Following an investigation into the circumstances surrounding the death of a Belmont Park backstretch worker from symptoms consistent with hantavirus, the New York State Department of Health announced that the virus was not present in the deceased individual late in the day Saturday. After tests on clinical specimens were conducted at federal Centers for Disease Control, it was determined that the worker died as a result of a bacterial infection.
The Department of Health stated that the probable cause of the death was bacterial sepsis, a condition in which the infectious agent, a common bacteria known as Klebsiella, has spread throughout the body. The deceased individual was found unconscious on June 1 outside the Belmont backstretch housing unit and was transported to a hospital. While hantavirus has been ruled out, NYRA said they are efforting to improve overall backstretch housing conditions.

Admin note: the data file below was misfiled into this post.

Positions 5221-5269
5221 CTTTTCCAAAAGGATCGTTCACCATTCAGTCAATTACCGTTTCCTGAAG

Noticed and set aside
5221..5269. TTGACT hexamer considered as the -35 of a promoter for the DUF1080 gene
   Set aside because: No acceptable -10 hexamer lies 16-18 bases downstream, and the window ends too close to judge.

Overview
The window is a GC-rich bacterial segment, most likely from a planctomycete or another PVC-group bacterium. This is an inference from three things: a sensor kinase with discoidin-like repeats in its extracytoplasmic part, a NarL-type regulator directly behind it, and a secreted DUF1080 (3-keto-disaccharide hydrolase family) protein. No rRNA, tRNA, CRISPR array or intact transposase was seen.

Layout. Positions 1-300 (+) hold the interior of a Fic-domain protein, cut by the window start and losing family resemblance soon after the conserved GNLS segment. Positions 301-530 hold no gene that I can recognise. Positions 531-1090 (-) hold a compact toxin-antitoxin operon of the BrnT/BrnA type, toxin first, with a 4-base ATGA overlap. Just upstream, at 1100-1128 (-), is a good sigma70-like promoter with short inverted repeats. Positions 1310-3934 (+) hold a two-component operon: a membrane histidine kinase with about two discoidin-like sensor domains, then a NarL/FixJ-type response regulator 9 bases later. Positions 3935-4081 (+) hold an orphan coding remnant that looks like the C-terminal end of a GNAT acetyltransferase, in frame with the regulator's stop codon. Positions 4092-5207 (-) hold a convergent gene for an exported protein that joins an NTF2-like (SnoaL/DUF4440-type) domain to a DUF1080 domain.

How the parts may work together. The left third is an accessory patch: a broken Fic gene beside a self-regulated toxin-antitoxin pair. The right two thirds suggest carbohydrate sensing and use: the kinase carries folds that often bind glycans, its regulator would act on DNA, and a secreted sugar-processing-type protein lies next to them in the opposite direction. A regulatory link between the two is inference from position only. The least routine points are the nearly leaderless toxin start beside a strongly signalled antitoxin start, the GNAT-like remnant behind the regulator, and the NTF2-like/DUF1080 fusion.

“NYRA is committed to modernizing backstretch facilities at Belmont Park to support the health and well-being of the backstretch community,” said Patrick McKenna, director of communications at NYRA. “NYRA will continue to address pest control measures throughout Belmont Park and will implement all of New York State’s recommendations.”
To that end, a number of employees who were living in substandard housing were relocated, and NYRA has agreed to revamp its pest control processes to include more preventative measures and greater trapping and control practices.